AuthorRyan Hawk

18 Keys To Sustaining Excellence

Over the past two years, I’ve recorded 178 conversations (for my podcast The Learning Leader Show) with some of the greatest leadership minds in the world: CEO’s, Entrepreneurs, Professional Athletes… I look for those who have done two things: 1) Sustained excellence over an extended period of time. 2) Have an understanding WHY they’ve performed at such a high level.

I recently sat down, reviewed transcripts, listened to many episodes, and pulled out the best answers to the one question that I consistently ask: “What are common characteristics of those who have sustained excellence over an extended period of time?” Here are the 18 best answers:

78. Kat Cole, Group President of Focus Brands – I think most about the productive achievers, who not only have traditional accomplishments but have also brought others along with them and made a difference.

Envision a scale: It’s a balance of two buckets ..of characteristics. The first bucket is courage and confidence. Productive achievers have a really well-built muscle around courage and confidence. They take risks and believe in their point of view. On the other side of that scale is another bucket: curiosity and humility. Leaders that have this bucket convey to others that they don’t know everything and, therefore, need the people around them. If you get one of those buckets too heavily weighted and the person gets out of balance, it’s very difficult to have sustained success. If you are too courageous and confident, then you’re a bull in a china shop. And if you’re too curious and humble, then you’re just a student.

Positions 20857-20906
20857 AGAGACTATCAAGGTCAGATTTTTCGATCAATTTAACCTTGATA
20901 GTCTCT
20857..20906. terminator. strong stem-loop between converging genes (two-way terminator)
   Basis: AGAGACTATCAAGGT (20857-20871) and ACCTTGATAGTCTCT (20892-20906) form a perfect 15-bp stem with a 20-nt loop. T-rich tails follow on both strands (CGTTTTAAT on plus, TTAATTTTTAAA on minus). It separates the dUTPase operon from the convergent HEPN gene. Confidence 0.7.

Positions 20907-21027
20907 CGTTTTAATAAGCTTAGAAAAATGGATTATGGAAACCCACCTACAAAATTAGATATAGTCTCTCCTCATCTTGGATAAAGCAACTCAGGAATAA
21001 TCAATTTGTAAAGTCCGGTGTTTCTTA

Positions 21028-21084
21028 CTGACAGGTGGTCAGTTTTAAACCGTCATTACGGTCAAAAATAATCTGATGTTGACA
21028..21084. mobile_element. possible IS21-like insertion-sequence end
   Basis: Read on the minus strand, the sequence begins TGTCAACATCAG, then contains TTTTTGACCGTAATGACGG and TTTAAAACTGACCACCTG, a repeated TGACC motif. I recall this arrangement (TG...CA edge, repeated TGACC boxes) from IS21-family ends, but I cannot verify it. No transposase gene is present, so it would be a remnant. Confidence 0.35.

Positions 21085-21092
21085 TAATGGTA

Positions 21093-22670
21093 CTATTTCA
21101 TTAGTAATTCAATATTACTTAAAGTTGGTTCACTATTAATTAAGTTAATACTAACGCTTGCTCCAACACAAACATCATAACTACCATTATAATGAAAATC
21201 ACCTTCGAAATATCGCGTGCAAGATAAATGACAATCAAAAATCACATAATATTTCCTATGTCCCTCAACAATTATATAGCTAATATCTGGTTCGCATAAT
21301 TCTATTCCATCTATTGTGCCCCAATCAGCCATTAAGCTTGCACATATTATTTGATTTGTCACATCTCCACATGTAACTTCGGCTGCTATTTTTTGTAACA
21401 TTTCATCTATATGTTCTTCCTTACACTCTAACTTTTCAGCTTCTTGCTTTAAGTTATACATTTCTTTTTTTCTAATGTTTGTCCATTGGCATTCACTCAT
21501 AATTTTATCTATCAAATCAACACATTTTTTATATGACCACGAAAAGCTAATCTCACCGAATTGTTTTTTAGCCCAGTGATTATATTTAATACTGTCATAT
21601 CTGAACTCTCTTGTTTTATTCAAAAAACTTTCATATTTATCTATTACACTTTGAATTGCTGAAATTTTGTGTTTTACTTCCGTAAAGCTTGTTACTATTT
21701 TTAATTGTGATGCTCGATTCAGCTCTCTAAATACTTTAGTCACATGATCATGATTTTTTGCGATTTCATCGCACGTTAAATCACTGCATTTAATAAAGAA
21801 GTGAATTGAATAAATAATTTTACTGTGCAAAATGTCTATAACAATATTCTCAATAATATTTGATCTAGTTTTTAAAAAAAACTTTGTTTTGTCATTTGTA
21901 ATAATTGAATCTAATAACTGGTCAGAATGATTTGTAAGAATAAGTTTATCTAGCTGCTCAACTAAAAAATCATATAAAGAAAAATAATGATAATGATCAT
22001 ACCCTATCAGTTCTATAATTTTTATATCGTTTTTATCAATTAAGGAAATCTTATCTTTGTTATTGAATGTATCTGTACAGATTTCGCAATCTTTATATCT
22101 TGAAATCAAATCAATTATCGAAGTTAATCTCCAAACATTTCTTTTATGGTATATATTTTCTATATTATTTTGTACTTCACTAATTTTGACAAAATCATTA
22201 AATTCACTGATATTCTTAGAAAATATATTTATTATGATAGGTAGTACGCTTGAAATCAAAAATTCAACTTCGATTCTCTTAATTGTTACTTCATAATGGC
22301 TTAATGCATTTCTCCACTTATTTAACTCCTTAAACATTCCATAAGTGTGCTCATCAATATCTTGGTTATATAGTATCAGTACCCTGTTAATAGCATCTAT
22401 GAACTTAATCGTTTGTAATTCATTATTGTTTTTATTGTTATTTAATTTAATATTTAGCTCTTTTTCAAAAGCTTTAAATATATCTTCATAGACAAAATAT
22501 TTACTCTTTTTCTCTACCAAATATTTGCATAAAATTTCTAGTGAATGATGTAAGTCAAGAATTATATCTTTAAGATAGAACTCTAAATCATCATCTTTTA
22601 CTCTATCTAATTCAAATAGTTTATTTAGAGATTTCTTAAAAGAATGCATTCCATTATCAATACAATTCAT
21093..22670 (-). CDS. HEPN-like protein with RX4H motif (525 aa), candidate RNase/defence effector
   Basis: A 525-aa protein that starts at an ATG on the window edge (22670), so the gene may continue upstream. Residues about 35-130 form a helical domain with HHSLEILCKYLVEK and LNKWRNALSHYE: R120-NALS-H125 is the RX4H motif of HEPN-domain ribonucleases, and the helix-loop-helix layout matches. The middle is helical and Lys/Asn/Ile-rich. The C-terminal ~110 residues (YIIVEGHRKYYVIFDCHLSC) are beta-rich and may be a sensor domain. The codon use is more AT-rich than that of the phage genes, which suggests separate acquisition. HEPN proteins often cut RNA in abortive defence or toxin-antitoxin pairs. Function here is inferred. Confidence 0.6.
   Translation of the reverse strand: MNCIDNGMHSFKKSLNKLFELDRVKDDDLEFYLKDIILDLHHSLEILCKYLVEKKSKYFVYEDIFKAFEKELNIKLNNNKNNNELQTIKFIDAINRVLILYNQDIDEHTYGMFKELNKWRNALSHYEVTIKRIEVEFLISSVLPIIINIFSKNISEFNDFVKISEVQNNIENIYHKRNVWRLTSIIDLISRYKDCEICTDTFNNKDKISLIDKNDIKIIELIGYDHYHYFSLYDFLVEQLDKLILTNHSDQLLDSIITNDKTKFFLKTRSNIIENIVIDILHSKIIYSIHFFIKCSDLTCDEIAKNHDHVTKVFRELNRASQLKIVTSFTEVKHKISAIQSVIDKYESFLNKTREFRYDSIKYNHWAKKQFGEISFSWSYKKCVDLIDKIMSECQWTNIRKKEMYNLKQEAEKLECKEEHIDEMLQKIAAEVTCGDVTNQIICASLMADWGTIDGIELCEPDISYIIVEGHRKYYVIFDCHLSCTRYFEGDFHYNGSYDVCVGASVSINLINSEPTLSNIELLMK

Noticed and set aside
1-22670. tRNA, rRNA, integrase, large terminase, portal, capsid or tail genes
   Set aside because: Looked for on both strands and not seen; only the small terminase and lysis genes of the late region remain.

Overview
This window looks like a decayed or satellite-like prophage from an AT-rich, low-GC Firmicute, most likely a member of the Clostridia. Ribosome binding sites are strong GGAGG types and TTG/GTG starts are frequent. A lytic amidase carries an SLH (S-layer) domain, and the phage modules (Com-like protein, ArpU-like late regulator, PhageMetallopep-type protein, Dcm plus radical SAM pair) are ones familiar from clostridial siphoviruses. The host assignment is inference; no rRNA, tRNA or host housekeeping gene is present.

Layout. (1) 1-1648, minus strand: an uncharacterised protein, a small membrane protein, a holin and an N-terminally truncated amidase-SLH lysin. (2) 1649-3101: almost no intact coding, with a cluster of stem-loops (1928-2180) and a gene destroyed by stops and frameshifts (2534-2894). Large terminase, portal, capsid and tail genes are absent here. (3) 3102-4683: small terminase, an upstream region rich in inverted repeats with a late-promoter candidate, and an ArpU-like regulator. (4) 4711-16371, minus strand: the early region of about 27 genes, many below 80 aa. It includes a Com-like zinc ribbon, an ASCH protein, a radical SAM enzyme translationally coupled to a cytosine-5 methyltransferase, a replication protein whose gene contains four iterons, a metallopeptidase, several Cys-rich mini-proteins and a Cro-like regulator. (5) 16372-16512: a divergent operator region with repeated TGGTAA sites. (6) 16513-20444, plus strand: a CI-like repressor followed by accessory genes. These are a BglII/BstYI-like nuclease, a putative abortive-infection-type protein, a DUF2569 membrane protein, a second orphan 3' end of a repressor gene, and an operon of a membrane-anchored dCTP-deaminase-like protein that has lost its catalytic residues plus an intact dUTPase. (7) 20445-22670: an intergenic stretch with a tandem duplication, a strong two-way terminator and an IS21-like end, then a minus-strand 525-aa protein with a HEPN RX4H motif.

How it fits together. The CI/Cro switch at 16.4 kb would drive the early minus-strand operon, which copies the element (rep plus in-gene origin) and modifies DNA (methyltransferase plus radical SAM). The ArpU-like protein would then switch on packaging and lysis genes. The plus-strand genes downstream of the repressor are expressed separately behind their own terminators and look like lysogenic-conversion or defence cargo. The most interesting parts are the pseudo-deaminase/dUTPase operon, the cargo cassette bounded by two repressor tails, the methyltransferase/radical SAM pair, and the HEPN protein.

127. Adam Grant, Bestselling Author, Wharton’s Top Rated Professor, TED Speaker – The most consistent attribute of wildly successful people is that they are dedicated learners. No matter how much excellence they achieve, they are always raising the bar. The more they accomplish, the more they expect of themselves, and they always have something new that they’re excited to learn. If that’s your goal, you’re always getting better and always gaining new insights. Curiosity is the starting point for all originality. When people come up with ideas that are not only different, but better, they began from looking at something and saying, “Why is it that way? Does it have to be that way? Is there another way to do it?”

107. Simon Sinek, Author and TED Speaker – Most people say vision and charisma, but I don’t think that’s true. One thing that I’ve found consistent among great leaders is courage. It takes tremendous courage to stick to your values when there are pressures from the market or superiors who want an expedient route. It takes tremendous courage to stick to your vision. It may take short-term personal sacrifice.

117. Tim Urban, Co-Founder & Writer of ‘Wait, But Why’, TED Speaker – If you want to boil it down, it comes down to having a voice that makes a splash. It’s about the level of impact one makes. Picture a white canvas. Most people paint in white, which means they’re contributing but they’re not changing the image. It’s white on white. But when someone challenges conventional wisdom, they change the entire image. The normal thing to say in the ’70s was that a personal computer would never be in someone’s home. Steve Jobs comes out with the Macintosh. He’s now painting in blue. Then, he keeps reinventing himself. He created a new way to listen to music, then a new phone, then a tablet. Now he’s painting in red. He kept painting in new colors.